In the six years between Hitler’s assumption of power and the beginning of World War Two, the Nazi party systematically took over all aspects of German life and culture. People and groups deemed “Untermensch” (subhuman) were gradually stripped of their rights, disarmed (often using gun registries mentioned earlier) and shipped to concentration camps or, if they were lucky, fled Germany.
This section of the book describes the rise of the Gestapo as a private and superior police force, answerable only to the Nazi party and Hitler. Vivid descriptions abound of how Jews were deemed enemies of the state and stripped of their arms; of how shooting clubs were disbanded or brought under Nazi control, and how terrorist acts committed by Jews outside Germany were used to justify ever-increasing persecution of Jews within Germany.
The chapter on the Gestapo concludes with this chilling paragraph:
“In sum, the Hitler dictatorship viewed private gun owners and gun clubs with suspicion, and the Gestapo used different tactics to bring them under total control or to disarm them altogether. Armed Jews were demonized in propaganda campaigns as dangerous to the state…Protest was not an option, and no recourse existed. By the time the National Socialist police state had been in power for half a decade, it was approaching near-complete control of firearms possession and use by the populace. But on this and every other aspect of life, the worst was yet to come.”
One can draw a parallel between today’s increasingly lawless Obama administration and the “incredibly shrinking rule of law in Nazi Germany” described in the chapter entitled “Hitler’s Gun Control Act”. In this chapter, Halbrook describes how even though formal laws enforced by ordinary police were still important and adjudicated by courts, they could be ignored in cases where the Gestapo chose to intervene.
Through this chapter the ways that National Socialism exploited divisions in German society are described and aptly summed up in words attributed to German pastor Martin Niemoller:
First they came for the socialists, and I did not speak out because I was not a socialist.
Then they came for the trade unionists, and I did not speak out because I was not a trade unionist.
Then they came for the Jews, and I did not speak out because I was not a Jew.
Then they came for me, and there was not one left to speak for me.
Part IV – The Night of Broken Glass
Prior to the German pogrom known to history as Reichskristallnacht, the arrest of a Berlin Jew named Alfred Flatow is described. Flatow, a former Olympian, was arrested even though he was in legal possession of a firearm which he had duly registered with the authorities in compliance with the law. He was just one of many Jews disarmed throughout Germany in the months leading up to the pogrom.
The remainder of this part describes the incidents leading to and encompassing the Night of Broken Glass. Halbrook also discusses why there was no German resistance and how, because the population was largely disarmed, effective resistance was not possible. The same has been true in every other dictatorship in modern history. A disarmed citizenry is powerless to protect itself. It is for this reason that the Framers of the American Constitution wrote the Second Amendment into that document.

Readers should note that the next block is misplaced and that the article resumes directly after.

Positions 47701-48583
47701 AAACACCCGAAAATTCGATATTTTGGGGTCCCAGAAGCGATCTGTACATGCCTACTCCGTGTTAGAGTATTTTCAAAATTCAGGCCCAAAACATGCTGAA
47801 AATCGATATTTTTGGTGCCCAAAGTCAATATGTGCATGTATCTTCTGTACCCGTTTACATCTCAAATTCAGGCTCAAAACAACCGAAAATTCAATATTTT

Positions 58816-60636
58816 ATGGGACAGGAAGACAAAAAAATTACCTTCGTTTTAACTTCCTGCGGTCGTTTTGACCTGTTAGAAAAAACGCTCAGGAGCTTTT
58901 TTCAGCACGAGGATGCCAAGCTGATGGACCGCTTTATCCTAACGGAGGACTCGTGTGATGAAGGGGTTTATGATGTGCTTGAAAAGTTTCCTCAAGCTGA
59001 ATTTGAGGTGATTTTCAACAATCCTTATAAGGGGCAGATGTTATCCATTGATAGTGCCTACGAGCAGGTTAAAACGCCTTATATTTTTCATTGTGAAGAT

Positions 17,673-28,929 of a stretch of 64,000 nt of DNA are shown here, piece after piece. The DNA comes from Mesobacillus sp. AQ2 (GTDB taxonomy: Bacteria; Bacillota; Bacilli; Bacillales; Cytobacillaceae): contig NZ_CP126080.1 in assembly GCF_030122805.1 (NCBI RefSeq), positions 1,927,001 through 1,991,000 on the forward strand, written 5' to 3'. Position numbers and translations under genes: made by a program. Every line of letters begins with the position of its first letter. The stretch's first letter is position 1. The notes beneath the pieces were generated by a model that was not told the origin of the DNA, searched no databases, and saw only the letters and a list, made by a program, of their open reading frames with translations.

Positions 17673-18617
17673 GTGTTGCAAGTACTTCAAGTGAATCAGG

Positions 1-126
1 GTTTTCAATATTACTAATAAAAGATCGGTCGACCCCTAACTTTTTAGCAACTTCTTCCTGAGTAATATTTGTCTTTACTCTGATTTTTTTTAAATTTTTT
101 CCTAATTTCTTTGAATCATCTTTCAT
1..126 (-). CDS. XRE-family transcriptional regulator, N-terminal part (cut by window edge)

Observations and Conclusions
The Germans were well-known for detailed and thorough record-keeping. This book draws upon the wealth of historical evidence left behind by German authorities during the early part of the 20th century, and is thoroughly and exhaustively referenced. There can be no doubt in anybody’s mind that gun control was a very real part of German life before the Nazis came to power and much more so after.
Because of gun control, the German population was unable to develop any sort of effective resistance to the Nazi government. The fact that Jews in particular were targeted for disarmament was a direct cause of their persecution and extermination throughout the 12 years of the Third Reich.
The tragic history of Nazi Germany is only a part of the epic tale of death at the hands of governments in the 20th century. As Professor Rudy Rummel has noted, over 260 million people in the 20th century were killed at the hands of their governments in accordance with their sovereign laws. The one thing that all these countries have in common is that the populace was disarmed and people were unable to effectively defend themselves. Only the police and military had guns, and wholesale murder was the result.
It is for this reason alone that America should cherish and vigorously guard the tradition of the Second Amendment and citizen ownership of weapons. It is sadly true that with guns in society, tragic things happen – the mass shooting, the gang-related mayhem, the occasional angry outburst, and similar incidents. Just as our society tolerates a certain level of drunk driving deaths as the price of having legal alcohol, these unfortunate deaths are, in my opinion, the price we pay in order to avoid the possibilities of tyranny and genocide.
As Pastor Niemoller said: “When they came for me…”
By Richard D. Turnquist
July 14, 2014